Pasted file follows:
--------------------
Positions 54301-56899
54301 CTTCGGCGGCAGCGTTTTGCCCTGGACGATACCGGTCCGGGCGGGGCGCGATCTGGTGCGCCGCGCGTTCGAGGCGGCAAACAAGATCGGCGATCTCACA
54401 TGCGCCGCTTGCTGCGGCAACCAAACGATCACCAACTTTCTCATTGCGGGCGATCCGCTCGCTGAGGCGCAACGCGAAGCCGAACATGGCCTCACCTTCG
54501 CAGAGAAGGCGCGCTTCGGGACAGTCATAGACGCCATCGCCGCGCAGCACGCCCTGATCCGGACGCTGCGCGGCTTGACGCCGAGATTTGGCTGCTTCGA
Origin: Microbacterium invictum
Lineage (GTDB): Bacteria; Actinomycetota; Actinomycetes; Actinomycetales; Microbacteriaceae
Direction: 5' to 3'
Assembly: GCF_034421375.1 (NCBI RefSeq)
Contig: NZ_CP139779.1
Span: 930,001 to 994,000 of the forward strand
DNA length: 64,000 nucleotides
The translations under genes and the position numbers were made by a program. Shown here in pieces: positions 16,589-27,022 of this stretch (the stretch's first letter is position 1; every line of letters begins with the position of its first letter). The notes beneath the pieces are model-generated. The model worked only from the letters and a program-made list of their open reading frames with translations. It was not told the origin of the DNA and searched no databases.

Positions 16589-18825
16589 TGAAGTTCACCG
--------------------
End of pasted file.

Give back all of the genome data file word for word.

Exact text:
Positions 54301-56899
54301 CTTCGGCGGCAGCGTTTTGCCCTGGACGATACCGGTCCGGGCGGGGCGCGATCTGGTGCGCCGCGCGTTCGAGGCGGCAAACAAGATCGGCGATCTCACA
54401 TGCGCCGCTTGCTGCGGCAACCAAACGATCACCAACTTTCTCATTGCGGGCGATCCGCTCGCTGAGGCGCAACGCGAAGCCGAACATGGCCTCACCTTCG
54501 CAGAGAAGGCGCGCTTCGGGACAGTCATAGACGCCATCGCCGCGCAGCACGCCCTGATCCGGACGCTGCGCGGCTTGACGCCGAGATTTGGCTGCTTCGA
Origin: Microbacterium invictum
Lineage (GTDB): Bacteria; Actinomycetota; Actinomycetes; Actinomycetales; Microbacteriaceae
Direction: 5' to 3'
Assembly: GCF_034421375.1 (NCBI RefSeq)
Contig: NZ_CP139779.1
Span: 930,001 to 994,000 of the forward strand
DNA length: 64,000 nucleotides
The translations under genes and the position numbers were made by a program. Shown here in pieces: positions 16,589-27,022 of this stretch (the stretch's first letter is position 1; every line of letters begins with the position of its first letter). The notes beneath the pieces are model-generated. The model worked only from the letters and a program-made list of their open reading frames with translations. It was not told the origin of the DNA and searched no databases.

Positions 16589-18825
16589 TGAAGTTCACCG